Additionally, due to the small sample size in each trial site caution should be made in interpreting the results from group differences among the four trial sites. It should be also noted that different trial sites used several translated versions of the MASS [17, 52] and the accurate translation of particular descriptors may have been interpreted differently.

Conclusion

In summary, our study found participants in both study groups reported characteristics in conformity with reported descriptions of classical De Qi responses. The sensory constituent of De Qi is complex to study due to the subjective nature of De Qi and the fact that it is influenced by a variety of factors, such as patient’s psychosocial context, the severity of the ailment, the location of acupoints, and the needling techniques. Patient’s expectancy/anticipation, awareness, attention to the acupoints/certain area of the body, and the general treatment settings may play an important role in the elicitation of psychophysical responses. Such results highlight the difficulty of developing a truly inert placebo intervention to mimic both the visual appearance and the needling method involved, especially for acupuncture research. Increasing research into interoception may contribute to a better understanding of the placebo effect and its psychophysical responses that are often observed in controlled trials. Both identification and differentiation of descriptors into two clusters (De Qi and pain) would facilitate the specific qualities of De Qi and control for it in experimental studies.

Abbreviations

AUS: 

Australia

CHA: 

China

CRS: 

Credibility Rating Scale

FA: 

Factor Analysis

HK: 

Hong Kong

ITY: 

Italy

KMO: 

Kaiser-Meyer-Olkin

LEP: 

Lateral Elbow Pain

MASS: 

Massachusetts General Hospital Acupuncture Sensation Scale

MDI: 

MASS De Qi Index

PCA: 

Principle Component Analysis

SASS: 

Subjective Acupuncture Sensation Scale

TCM: 

Traditional Chinese Medicine

TEA IS CHAI:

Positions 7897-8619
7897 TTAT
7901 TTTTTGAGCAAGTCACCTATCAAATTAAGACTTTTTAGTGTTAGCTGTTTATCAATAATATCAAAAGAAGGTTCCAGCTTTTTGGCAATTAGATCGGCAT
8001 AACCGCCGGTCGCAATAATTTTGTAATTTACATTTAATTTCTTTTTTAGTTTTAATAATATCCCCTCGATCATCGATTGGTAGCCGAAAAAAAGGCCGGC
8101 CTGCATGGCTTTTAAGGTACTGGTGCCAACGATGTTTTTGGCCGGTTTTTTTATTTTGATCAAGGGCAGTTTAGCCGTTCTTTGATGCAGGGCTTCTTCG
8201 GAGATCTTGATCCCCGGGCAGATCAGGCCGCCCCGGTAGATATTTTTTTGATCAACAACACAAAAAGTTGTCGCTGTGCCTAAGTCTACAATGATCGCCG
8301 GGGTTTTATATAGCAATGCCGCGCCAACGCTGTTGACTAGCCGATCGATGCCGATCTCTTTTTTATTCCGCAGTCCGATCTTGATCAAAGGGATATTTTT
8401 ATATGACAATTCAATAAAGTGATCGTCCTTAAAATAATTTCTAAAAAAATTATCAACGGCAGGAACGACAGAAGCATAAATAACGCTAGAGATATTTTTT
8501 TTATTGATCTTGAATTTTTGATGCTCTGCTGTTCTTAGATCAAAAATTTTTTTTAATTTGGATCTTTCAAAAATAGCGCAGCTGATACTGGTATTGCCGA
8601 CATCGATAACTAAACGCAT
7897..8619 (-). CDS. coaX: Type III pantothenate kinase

Tennis Elbow Acupuncture- International Study- China, Hong Kong, Australia, Italy

WHO: 

World Health Organisation.

Declarations

Acknowledgments

MG was supported by the UGC’s Hong Kong PhD fellowship Scheme 2013/14 (PF12-16701). This study was partially supported by the Hong Kong Baptist University faculty research grants to SPZ (FRG1/14-15/056); by the National Institute of Complementary Medicine (NICM), Australia to CZ; and by the National Basic Research Program of China (973 Program), No.2014CB543101.

Funding

MG was supported by the UGC’s Hong Kong PhD fellowship Scheme 2013/14 (PF12-16701). This study was partially supported by the Hong Kong Baptist University faculty research grants to SPZ (FRG1/14-15/056); by the National Institute of Complementary Medicine (NICM), Australia; and by the National Basic Research Program of China (973 Program), No.2014CB543101.

Availability of data and materials

All data was managed and kept at the University of Technology Sydney, Australia. Duplicate data is also kept at the Hong Kong Baptist University.

Authors’ contributions

All authors conducted the trial and collected the data. SR, CZ, MG and SPZ drafted the manuscript. All authors critically revised and approved the final manuscript. CZ SPZ, FCW, CB, WHL, MG, LT designed the original the study. SR analysed the data and was the main author for the current manuscript. FCW, CZ, SPZ, SB, were the study trial coordinator at the four sites. MH was statistical advisor.

Ethics approval and consent to participate

Human ethics approval was sought and obtained at each site (University of Technology Sydney, Australia; Hong Kong Baptist University, Hong Kong; Changchun University of Traditional Chinese Medicine, China and Istituto Paracelso, Italy). This trial was registered with the Australian and New Zealand Clinical Trial Registry on the 11th of October 2013 (Identifier: ACTRN12613001138774).

Consent for publication

All authors consented to publication.

Competing interests

The authors declare that they have no competing interests.

Publisher’s Note

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Open AccessThis article is distributed under the terms of the Creative Commons Attribution 4.0 International License (http://creativecommons.org/licenses/by/4.0/), which permits unrestricted use, distribution, and reproduction in any medium, provided you give appropriate credit to the original author(s) and the source, provide a link to the Creative Commons license, and indicate if changes were made. The Creative Commons Public Domain Dedication waiver (http://creativecommons.org/publicdomain/zero/1.0/) applies to the data made available in this article, unless otherwise stated.

Authors’ Affiliations

(1)
School of Chinese Medicine, Hong Kong Baptist University
(2)
Changchun University of Traditional Chinese Medicine
(3)
Istituto Paracelso
(4)
School of Life Sciences, University of Technology Sydney